Therefore if you are talking to yourself, in your head, you can barely understand what the other person is saying to you.

Developing emotional intelligence starts with two things – Before anything else we need to listen to how our body is feeling. For example if you are short of breath or tense or shaky it means that you may have experienced emotions which have translated into physical sensations.

Emotions are information. They tell you something. They might be telling you an important truth. Or they might be telling you something that is incorrect. For example you might be feeling sick to the stomach because you perceive that someone has gone out of his or her way to do you harm. When in fact any harm was unintentional.

Our perception may be out of line with reality when we feel pressurised or stressed. We can interpret what our body is saying and get the wrong end of the stick.

Quite often, however, people don’t even reflect on how their body is feeling nor do they appreciate that the way their body is affects the way they communicate with other people. We become absorbed in our goals and thoughts and pay little attention to what our body is telling us.



When we do an exercise like that we start to observe that our mental and physical states are inter linked. We can also observe how, after doing such an exercise, we are in a better position to help the people we love and we are better able to get on with our lives.

We know that our loved ones would want us to be happy and optimistic and the best way to help them and help ourselves is to observe our pain a little. Acknowledge that it’s there for a very valid reason, then cut ourselves some slack, breathe into it and then watch as we feel more confident and ready to help ourselves and the people we love.

Part 2 – Listening to others

Now the next stage, having observed our own body, is to find a way to be present to what the other person is saying.

EXERCISES 2 AND 3 – Two ways to do this:

2) Take three big breaths in through the mouth and out through the nose – it shuts the monkey mind up!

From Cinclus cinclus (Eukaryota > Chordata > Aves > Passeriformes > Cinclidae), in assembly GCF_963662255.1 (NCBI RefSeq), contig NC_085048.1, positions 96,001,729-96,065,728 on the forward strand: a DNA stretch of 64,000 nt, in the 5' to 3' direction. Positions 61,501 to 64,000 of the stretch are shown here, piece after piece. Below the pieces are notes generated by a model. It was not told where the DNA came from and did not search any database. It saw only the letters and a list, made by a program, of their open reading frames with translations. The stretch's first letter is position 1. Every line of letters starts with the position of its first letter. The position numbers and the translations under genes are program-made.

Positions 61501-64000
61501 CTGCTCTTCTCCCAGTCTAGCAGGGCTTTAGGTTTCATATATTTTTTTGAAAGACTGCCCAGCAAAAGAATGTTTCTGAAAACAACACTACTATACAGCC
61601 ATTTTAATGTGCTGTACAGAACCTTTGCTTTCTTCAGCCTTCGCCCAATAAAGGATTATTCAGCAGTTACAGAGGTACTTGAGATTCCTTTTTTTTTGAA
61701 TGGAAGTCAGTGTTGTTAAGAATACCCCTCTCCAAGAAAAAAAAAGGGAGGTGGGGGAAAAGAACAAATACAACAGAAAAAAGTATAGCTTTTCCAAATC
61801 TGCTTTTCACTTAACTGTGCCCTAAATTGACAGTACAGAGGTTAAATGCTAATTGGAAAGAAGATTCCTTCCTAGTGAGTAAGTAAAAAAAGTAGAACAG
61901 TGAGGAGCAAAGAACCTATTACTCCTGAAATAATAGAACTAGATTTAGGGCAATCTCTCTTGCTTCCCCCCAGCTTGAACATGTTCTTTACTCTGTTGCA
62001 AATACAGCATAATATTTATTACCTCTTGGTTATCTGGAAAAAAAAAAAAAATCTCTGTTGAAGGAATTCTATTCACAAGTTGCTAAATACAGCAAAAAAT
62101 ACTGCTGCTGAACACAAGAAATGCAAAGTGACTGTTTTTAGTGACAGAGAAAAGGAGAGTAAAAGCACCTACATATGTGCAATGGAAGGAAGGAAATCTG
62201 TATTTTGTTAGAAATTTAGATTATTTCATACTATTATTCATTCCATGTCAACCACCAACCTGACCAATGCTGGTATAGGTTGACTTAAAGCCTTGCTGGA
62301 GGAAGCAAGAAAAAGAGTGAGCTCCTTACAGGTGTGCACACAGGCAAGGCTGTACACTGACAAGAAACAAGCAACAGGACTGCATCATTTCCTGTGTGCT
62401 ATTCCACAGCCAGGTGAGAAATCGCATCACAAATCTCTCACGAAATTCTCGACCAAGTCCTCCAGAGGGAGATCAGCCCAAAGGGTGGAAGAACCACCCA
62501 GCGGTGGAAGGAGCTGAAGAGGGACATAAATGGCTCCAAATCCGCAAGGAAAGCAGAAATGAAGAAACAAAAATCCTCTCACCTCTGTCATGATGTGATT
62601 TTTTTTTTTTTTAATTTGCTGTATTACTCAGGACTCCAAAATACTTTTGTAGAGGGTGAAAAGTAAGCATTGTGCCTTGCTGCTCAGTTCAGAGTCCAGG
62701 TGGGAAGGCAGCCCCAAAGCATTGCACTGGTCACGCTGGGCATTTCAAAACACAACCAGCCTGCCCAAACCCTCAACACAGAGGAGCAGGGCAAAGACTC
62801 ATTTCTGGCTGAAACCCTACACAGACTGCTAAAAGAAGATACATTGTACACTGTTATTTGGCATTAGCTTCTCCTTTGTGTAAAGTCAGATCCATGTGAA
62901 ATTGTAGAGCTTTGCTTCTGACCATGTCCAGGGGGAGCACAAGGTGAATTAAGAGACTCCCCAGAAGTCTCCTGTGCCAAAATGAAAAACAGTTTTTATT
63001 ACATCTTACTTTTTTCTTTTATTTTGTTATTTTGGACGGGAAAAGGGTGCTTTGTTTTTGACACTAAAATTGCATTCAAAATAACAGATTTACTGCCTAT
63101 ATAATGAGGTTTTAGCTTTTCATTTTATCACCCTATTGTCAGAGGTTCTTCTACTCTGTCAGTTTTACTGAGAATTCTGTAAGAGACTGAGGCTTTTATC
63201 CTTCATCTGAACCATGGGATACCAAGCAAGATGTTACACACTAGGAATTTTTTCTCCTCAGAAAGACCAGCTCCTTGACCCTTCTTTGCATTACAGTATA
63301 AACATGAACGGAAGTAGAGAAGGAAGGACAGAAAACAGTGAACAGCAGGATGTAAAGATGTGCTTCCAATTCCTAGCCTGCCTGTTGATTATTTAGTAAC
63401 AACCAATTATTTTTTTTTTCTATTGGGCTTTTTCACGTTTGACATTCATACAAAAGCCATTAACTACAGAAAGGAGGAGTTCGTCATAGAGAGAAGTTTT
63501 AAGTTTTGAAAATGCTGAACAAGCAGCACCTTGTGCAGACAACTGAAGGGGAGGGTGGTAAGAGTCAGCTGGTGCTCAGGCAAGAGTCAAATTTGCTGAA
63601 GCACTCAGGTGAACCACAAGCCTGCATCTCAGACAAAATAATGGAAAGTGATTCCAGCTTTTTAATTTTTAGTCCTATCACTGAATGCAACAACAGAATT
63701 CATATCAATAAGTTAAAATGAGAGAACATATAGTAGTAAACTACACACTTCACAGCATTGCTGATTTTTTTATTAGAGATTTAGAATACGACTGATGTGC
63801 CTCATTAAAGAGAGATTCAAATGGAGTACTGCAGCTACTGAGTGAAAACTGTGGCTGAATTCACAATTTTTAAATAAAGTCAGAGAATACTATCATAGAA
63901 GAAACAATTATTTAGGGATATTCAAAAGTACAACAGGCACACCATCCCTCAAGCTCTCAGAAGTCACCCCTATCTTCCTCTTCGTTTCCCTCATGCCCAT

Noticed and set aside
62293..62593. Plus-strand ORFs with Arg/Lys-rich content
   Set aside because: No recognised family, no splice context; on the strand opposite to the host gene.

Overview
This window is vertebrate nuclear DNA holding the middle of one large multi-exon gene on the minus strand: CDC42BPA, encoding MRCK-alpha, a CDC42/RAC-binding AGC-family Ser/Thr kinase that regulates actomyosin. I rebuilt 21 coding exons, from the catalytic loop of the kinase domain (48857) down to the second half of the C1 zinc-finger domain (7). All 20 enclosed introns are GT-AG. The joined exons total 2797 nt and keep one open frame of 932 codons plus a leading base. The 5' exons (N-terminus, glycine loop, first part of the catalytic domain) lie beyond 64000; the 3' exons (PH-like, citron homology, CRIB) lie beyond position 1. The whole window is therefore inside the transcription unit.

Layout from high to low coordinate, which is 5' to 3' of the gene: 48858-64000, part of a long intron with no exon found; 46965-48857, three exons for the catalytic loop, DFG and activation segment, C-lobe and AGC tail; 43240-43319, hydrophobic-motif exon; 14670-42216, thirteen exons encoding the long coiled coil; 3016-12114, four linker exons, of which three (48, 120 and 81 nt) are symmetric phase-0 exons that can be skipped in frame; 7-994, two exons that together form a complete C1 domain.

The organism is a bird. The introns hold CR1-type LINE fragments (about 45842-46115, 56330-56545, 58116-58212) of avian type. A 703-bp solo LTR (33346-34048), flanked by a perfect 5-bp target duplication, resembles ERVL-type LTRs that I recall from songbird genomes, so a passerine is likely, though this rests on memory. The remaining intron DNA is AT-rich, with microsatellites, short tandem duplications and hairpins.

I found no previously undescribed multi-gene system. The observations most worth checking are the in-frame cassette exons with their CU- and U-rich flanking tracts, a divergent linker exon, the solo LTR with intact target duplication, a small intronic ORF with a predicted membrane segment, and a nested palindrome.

3) Listen to your feet – as you walk around the room visualise the weight of your body dropping down into the ground – as you do so you feel lighter and ready to absorb information from other people

Part 3 – Putting yourself into someone else’s shoes

Having got your body relaxed and your mind quiet, take a look at the other person and in a non-judgmental way simply observe their face and body.  Don’t second-guess what they may be feeling – we often get that very wrong. Life is complex and we often have no idea what’s going on in someone else’s life.

Simply get into the habit of observing them with loving kindness. People just want to tell their story. Let them do that. Try not to jump in and second-guess what they are about to say. Simply smile and be assuring. Let them tell their story. And as they speak, you will learn about yourself. Learn the joy of letting others speak about their truth.

It’s their truth as they see it. You may see the world in a very different way but they have their reasons for their beliefs.

Quite often we come across people we find annoying or obstructive. But these people are our greatest teachers. The people who push our buttons are the ones who have most to teach us about our own insecurities, uncertainties and frailties.

Let them have their time. Try and see the world a little from their point of view and do the following exercise.

 EXERCISE 4 – developing positive regard for people – loving kindness meditation

Before you start – when someone annoys you repeat silently “just like me they are looking for love”